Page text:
Although there have been relatively few public reports tying the financial industry to FCPA investigations, recent FCPA enforcement efforts suggest that the industry may soon be in the FCPA spotlight. Last year, the SEC commenced an investigation into sovereign wealth funds (foreign government funds used for investment purposes) and examined whether financial institutions, private equity firms and other U.S. investors were providing improper gifts and payments to fund employees for the purpose of garnering favor with and obtaining investments from the funds. For example, Goldman Sachs disclosed in SEC filings last summer that the firm was responding to an investigation regarding its compliance with the FCPA. The Wall Street Journal reported that the SEC was investigating Goldman’s relationship with the Libyan Investment Authority (“LIA”), a Libyan sovereign wealth fund. According to the Journal, the SEC was investigating whether the firm violated the FCPA by offering to pay the LIA a $50 million fee that it ultimately did not end up paying. Additionally, in April 2012, the DOJ and SEC settled FCPA charges against former Morgan Stanley Managing Director Garth Peterson, further evidencing that the government remains focused on financial institutions.
The focus on the financial industry, coupled with aggressive FCPA enforcement practices, suggests that it is likely that the U.S. government will, if it has not already, be examining whether financial institutions, hedge funds and private equity firms, their subsidiaries, as well as the firms in which they invest, have committed FCPA violations. One can expect from the recent enforcement actions against parent companies and “control” persons that the DOJ and SEC may also consider whether the financial institution, hedge fund or private equity firm, should similarly be held responsible for a violation under the FCPA or otherwise.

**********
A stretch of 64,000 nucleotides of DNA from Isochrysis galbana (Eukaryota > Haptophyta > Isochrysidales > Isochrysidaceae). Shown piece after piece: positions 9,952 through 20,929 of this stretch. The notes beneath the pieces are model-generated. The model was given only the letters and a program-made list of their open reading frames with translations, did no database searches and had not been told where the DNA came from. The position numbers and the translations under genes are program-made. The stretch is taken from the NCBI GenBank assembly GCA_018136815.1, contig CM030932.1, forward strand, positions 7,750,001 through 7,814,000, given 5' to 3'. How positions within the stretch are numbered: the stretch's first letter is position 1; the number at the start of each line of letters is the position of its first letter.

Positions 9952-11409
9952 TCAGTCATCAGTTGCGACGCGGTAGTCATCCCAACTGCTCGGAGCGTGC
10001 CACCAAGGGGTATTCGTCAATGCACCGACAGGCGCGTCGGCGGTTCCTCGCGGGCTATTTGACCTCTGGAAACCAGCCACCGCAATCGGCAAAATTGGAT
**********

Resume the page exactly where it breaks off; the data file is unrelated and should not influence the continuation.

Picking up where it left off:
The Application of the Money Laundering Laws to Financial Institutions
It is perhaps unsurprising that the DOJ has been bringing charges under the money laundering laws in FCPA cases, as bribery and money laundering seem to go hand in hand. The very purpose of the money laundering laws is to prevent the concealment of unlawful activity and allow the government to recover money that comes from or is used to fund unlawful activity. A bribery scheme may necessitate the use of a money laundering scheme to conceal a payment’s illegality. It therefore seems plausible that the government may turn to the money laundering laws to impose liability on financial institutions, hedge funds or private equity firms that are used by others, including subsidiaries, investment assets, clients, or joint venture partners, to transport the ill-gotten gains of the bribery conspiracy or conceal the unlawful payments from detection.